I could start with this: CaMgO6Si2. What does it tell you about basalt? Not much, if you don’t know how to read it. Some important things, if you do. But I am not a chemist, and this is not a textbook, so I will not delve into the proportions of pyroxenes, olivine, and silica. I won’t talk about the differences between basalt, gabbro, andesite, and rhyolite. I’ll keep it simple: Basalt is lava. It is a certain kind of lava. It is common on the face of the earth, and even more common on the floor of the sea. It possesses some interesting characteristics. And it can be beautiful. 

Basalt is the most common bedrock on the face of the earth, although most of it is on the ocean floor. On land, it accounts for about 10% of the earth’s surface. Most of it occurs in large provinces known as “flood basalts,” places where huge amounts of basaltic lava erupted, over an extended period, above a “hot spot.” A hot spot is a place where a plume of magma rises through the earth’s mantle, and finds its way to the surface.  The word plume sounds sort of sort of playful and non-threatening. Delicate, even. Plume is the French word for feather. It is easy to imagine a feather of magma tickling the underbelly of the earth’s crust. The word conveys neither the volume of magma involved, nor the consequences of its entry into the surface world.  

Hawaii is one such hot spot. The magma plume remains stationary, but the earth’s crust slides over it, creating the impression that the hot spot is moving. The Big Island is currently located right over the hot spot; in the past, it was Maui, and before that, Molokai, then Oahu, and so on. The string of islands stretching to the northwest leaves a record of how the tectonic plate has moved. Yellowstone also sits over a hot spot. A series of ancient calderas lined up between Yellowstone and northern Nevada shows us how the hot spot has moved—or, rather, how it has has not moved, but the earth’s skin has moved over it. The reason Yellowstone is sometimes referred to as a potential “supervolcano” is because the amount of magma that can be brought to the surface by a mantle plume is incredibly large—far larger than the amount of magma that lies beneath a subduction-zone volcano. 

I suspect that in the imaginations of most people, the archetypical volcano is a glimmering cone, like Mount Fuji or Rainier, or Cotopaxi. Most of the planet’s famous volcanoes belong to mountain chains that parallel plate boundaries. Along a plate boundary, one tectonic plate dives beneath another, partially melting in the process. This fuels the volcanoes. But despite their beauty and fearsome eruptions, these subduction zone volcanoes are not the sources of most of the earth’s basalt. Other volcanoes rise right in the middle of a tectonic plate, far from a subduction zone. The explanation is a hot spot. The lava might break through via explosive eruptions, but it also might come through a series of cracks or rifts that bleed lava in huge amounts over thousands of years. These may not be as impressive as a towering mountain, but over time they are responsible for most of the lava on the earth.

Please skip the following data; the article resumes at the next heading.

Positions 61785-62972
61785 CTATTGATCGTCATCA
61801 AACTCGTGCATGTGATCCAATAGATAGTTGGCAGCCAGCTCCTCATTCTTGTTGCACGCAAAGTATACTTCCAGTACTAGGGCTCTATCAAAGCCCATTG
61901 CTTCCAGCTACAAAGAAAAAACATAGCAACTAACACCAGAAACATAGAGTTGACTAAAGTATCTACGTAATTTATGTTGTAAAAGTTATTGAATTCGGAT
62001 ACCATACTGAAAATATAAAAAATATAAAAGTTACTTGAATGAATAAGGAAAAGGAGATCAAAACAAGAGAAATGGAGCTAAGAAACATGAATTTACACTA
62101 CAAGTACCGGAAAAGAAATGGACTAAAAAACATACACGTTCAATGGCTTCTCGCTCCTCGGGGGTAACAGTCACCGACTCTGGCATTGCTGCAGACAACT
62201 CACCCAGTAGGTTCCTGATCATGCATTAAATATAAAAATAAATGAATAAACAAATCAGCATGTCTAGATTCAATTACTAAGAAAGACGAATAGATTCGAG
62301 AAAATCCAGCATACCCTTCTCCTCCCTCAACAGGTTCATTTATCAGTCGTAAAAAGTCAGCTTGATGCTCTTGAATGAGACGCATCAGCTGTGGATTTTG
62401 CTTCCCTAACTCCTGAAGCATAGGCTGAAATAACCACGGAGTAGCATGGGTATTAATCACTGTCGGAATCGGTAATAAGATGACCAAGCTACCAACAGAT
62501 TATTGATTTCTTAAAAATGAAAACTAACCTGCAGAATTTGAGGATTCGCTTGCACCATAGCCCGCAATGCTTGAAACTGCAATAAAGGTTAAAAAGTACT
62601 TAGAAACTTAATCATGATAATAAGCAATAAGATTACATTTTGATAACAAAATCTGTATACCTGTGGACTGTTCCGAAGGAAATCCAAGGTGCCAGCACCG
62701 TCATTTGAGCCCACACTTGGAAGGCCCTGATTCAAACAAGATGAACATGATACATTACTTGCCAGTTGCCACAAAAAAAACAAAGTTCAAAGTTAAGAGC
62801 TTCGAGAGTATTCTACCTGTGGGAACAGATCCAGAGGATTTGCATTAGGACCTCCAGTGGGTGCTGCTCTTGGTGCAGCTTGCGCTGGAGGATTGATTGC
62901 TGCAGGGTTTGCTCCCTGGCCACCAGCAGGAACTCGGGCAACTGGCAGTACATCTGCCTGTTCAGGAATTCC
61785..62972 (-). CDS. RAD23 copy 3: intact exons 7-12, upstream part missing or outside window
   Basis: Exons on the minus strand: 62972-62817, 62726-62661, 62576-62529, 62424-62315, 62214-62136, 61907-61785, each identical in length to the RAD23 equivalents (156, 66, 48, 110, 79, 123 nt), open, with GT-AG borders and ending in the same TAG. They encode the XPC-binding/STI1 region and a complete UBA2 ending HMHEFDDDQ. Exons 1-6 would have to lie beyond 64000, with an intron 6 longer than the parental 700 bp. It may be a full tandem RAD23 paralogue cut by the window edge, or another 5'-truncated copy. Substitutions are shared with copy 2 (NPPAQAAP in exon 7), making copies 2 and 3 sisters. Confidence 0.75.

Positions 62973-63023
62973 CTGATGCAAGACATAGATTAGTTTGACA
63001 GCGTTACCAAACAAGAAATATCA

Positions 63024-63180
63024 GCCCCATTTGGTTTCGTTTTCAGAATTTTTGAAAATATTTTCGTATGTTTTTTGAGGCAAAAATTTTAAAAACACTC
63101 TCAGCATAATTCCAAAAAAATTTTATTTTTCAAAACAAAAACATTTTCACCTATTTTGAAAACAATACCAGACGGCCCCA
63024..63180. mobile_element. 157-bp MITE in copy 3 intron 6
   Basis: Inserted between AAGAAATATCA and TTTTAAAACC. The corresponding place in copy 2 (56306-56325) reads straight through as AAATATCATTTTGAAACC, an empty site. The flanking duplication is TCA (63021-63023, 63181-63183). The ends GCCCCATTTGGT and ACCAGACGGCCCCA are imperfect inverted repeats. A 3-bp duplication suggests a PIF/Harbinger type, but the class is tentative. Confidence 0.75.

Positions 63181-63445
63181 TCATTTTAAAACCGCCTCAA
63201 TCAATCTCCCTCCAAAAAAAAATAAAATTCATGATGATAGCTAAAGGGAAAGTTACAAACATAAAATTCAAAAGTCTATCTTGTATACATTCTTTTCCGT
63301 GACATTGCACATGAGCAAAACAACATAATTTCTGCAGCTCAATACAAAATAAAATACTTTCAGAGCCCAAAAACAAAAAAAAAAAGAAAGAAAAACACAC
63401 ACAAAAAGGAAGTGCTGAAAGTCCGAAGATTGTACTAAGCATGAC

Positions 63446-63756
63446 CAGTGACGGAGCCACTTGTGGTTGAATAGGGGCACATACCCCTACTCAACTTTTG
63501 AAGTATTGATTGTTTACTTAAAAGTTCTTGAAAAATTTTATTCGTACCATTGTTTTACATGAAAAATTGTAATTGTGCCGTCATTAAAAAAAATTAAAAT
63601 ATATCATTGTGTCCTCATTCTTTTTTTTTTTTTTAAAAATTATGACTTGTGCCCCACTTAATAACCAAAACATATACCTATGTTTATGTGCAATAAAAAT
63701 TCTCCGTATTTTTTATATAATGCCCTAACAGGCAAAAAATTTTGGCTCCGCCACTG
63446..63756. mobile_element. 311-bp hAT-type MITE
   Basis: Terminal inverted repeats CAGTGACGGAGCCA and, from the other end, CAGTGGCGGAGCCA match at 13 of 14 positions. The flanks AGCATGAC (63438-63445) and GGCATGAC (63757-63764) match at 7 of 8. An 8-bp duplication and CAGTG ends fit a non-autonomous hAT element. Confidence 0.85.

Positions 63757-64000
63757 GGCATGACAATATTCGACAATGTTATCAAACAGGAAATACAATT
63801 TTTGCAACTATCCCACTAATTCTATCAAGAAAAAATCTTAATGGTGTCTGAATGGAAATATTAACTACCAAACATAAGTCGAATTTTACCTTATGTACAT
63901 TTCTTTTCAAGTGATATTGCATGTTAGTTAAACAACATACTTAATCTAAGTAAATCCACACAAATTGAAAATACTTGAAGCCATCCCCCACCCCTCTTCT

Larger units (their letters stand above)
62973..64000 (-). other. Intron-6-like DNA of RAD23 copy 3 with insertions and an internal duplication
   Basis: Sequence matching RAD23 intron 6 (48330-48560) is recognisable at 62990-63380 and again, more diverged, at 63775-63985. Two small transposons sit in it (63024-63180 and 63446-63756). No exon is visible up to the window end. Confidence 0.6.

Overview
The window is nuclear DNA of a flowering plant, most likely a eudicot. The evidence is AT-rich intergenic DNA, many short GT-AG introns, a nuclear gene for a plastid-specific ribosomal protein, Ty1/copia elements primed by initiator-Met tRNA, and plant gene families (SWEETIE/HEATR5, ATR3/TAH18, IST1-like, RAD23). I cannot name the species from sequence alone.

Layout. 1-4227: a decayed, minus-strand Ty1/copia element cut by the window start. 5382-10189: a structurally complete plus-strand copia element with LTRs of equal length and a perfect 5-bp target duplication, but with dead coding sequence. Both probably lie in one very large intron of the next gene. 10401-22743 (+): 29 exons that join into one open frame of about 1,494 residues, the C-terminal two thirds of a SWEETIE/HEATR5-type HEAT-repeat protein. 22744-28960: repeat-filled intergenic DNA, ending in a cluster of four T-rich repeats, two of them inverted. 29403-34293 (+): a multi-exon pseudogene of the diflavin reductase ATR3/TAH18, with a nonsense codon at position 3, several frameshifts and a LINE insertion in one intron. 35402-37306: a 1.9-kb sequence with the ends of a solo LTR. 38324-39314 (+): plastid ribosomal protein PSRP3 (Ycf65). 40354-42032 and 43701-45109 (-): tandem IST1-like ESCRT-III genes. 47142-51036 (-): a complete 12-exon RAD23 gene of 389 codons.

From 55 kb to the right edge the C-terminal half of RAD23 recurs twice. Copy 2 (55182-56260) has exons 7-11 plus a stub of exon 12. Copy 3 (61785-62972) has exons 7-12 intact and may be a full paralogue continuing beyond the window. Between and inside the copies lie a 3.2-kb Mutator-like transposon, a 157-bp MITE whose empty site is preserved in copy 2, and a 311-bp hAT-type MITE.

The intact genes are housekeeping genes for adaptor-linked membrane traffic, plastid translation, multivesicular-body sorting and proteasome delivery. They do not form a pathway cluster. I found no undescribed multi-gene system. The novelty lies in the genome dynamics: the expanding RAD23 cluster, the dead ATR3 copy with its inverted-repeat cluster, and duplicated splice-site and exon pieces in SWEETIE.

Iceland sits directly above another hot spot. In fact, the island is only one small part of an enormous area of flood basalts, most of it under water. This area—known as the North Atlantic Large Igneous Province—spans the Atlantic, from the coast of Greenland to the coast of Norway. This hot spot, however, is unique in one respect; instead of being in the middle of a tectonic plate, it occurs right along the boundary of two plates that are spreading apart. This means the volcanoes of Iceland are fueled by two sources: a hot spot and a separating seam. As a result, Iceland is particularly active. In the past 800 years, one third of the lava that has flowed over the earth’s surface has been on the island of Iceland.

There are Large Igneous Provinces (LIPs) all over the world. Most of them are on the sea floor, but a few well-known LIPs are on land. The largest of these regions is an area in Russia called The Siberian Traps. This region is roughly the size of Alaska. Another well-known LIP covers about one-fourth of India and is known as The Deccan Traps. Why are these geological landforms called Traps? The word is derived from the Swedish word for step. Over thousands of years, the basalt was deposited in multiple layers. On the flank of a mountain or canyon, each of these layers has the appearance of a terrace, or a step.